Rabid dog discovered at VC shelter
There has been one case of rabies confirmed in a 6-month-old dog at the Valencia County Animal Shelter.
The dog, which had to be euthanized to confirm the virus was present, began exhibiting symptoms on Nov. 14, said Shelter Director Erik Tanner.
Tanner said the New Mexico Department of Health was contacted immediately.
“In the time I’ve been here, this is the first case of rabies in a dog I’ve seen,” Tanner said. “We’ve had some cases in bats.”
The dog, which was picked up in Isleta after harassing livestock and killing chickens, most likely contracted the virus shortly before it was brought to the shelter, Tanner said.
“Rabies starts showing symptoms about 10 days after exposure. The dog had been at the shelter for nine days,” he said.
The shelter was closed last Friday and Saturday for business, but reopened Tuesday.
Tanner said the virus is spread through saliva, typically a bite. It can be spread when saliva from an infected animal comes in contact with an open cut or mucus membrane, such as the mouth or eyes, but it is very difficult to spread that way, Tanner said.
Because of the high parvo rates in the county, the shelter already has a segregation system in place for new animals, so staff could keep animals possibly exposed to the infected dog separated from most of the adoptable population, the director said.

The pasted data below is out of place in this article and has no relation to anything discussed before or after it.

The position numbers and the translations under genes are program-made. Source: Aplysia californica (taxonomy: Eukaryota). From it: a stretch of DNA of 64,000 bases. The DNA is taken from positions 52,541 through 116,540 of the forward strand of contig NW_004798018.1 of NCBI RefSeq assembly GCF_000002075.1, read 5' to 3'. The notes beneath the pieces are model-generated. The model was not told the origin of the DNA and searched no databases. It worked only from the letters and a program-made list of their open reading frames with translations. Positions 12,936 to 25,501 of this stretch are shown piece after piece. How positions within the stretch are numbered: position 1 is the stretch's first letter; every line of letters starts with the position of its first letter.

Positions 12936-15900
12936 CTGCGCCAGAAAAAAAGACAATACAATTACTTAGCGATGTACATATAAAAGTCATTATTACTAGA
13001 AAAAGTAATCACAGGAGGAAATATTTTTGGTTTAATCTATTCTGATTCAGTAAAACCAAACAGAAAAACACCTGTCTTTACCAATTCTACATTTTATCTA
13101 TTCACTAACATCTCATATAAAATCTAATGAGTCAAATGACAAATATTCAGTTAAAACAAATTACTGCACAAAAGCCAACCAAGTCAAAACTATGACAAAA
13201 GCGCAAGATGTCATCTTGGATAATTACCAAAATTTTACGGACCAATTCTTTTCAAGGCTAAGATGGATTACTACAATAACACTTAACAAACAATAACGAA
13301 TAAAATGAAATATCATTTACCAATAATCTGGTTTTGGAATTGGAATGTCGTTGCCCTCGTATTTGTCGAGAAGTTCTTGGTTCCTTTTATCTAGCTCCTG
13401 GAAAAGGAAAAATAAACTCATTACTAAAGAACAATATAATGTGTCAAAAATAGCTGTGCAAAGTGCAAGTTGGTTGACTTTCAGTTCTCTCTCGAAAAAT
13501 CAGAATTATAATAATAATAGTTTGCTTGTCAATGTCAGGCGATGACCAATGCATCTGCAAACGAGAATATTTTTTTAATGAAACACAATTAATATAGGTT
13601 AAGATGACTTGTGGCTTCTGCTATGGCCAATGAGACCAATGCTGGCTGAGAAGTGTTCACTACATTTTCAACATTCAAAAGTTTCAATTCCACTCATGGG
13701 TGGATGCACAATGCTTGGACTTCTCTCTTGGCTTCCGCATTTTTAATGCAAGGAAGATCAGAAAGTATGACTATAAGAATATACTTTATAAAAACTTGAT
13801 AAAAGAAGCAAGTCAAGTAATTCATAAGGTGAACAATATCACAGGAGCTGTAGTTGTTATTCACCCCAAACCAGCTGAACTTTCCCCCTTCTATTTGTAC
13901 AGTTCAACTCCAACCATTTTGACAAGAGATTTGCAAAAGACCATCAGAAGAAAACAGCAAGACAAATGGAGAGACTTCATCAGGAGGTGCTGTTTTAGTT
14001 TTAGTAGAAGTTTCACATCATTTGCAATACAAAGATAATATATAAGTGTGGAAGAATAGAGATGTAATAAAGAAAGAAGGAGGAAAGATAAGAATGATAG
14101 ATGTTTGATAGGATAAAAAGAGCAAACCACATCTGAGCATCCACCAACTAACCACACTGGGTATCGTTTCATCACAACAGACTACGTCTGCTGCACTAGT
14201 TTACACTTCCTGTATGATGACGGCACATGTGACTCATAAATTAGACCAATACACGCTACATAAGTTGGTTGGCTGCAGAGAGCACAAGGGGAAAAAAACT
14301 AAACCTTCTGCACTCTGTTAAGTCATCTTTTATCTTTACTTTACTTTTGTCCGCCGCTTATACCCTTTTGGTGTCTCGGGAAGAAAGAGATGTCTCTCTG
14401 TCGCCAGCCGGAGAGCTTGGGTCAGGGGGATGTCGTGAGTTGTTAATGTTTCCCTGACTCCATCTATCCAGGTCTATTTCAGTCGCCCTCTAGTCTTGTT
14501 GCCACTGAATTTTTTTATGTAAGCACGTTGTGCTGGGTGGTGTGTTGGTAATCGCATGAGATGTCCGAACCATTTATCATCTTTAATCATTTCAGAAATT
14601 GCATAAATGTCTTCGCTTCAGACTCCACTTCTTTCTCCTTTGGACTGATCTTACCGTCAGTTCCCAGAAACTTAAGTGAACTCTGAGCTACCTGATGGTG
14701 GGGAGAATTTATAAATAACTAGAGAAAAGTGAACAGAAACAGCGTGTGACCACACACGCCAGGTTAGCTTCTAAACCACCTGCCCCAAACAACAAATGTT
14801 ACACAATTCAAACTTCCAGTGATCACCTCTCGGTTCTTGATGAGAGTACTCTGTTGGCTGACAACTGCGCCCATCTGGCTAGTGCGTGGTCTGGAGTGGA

“We will probably lose around 12 animals that will have to be put down due to exposure. It’s not the greatest scenario, but considering how much worse it could have been, it’s the best we can do,” Tanner said. “We need to err on the side of caution.”
Tanner said one employee will receive a post-exposure vaccination since he had been playing with the dog before it showed symptoms.
Health department personnel were on site Monday, Tanner said, and were happy with the precautions being taken to protect both the shelter staff and the public.
According to a health department press release, no known people or other animals were bitten by the dog while it was contagious. But the department is talking to the dog’s owner, the shelter’s staff and volunteers who walked other dogs there to look for potential exposures.
The dog had not been vaccinated against rabies.
“The rabid dog was in the adoptable pet area of the (shelter) on Tuesday, Wednesday and Thursday of last week. It was a black labrador/German shepherd cross, about 6 months old, and had a white heeler mix in the same kennel with it. Though there is a solid gate at the front of the kennel, it is possible to reach over the top and have contact with the dog,” said Dr. Paul Ettestad, the department’s public health veterinarian, in the release.
“Anyone who was in the adoptable area during this time and had contact with this particular dog should call the health department to discuss potential exposures.”
According to health department statistics, there have been nine other rabies cases confirmed in the state as of Oct. 4 — six bats, two skunks and a fox.
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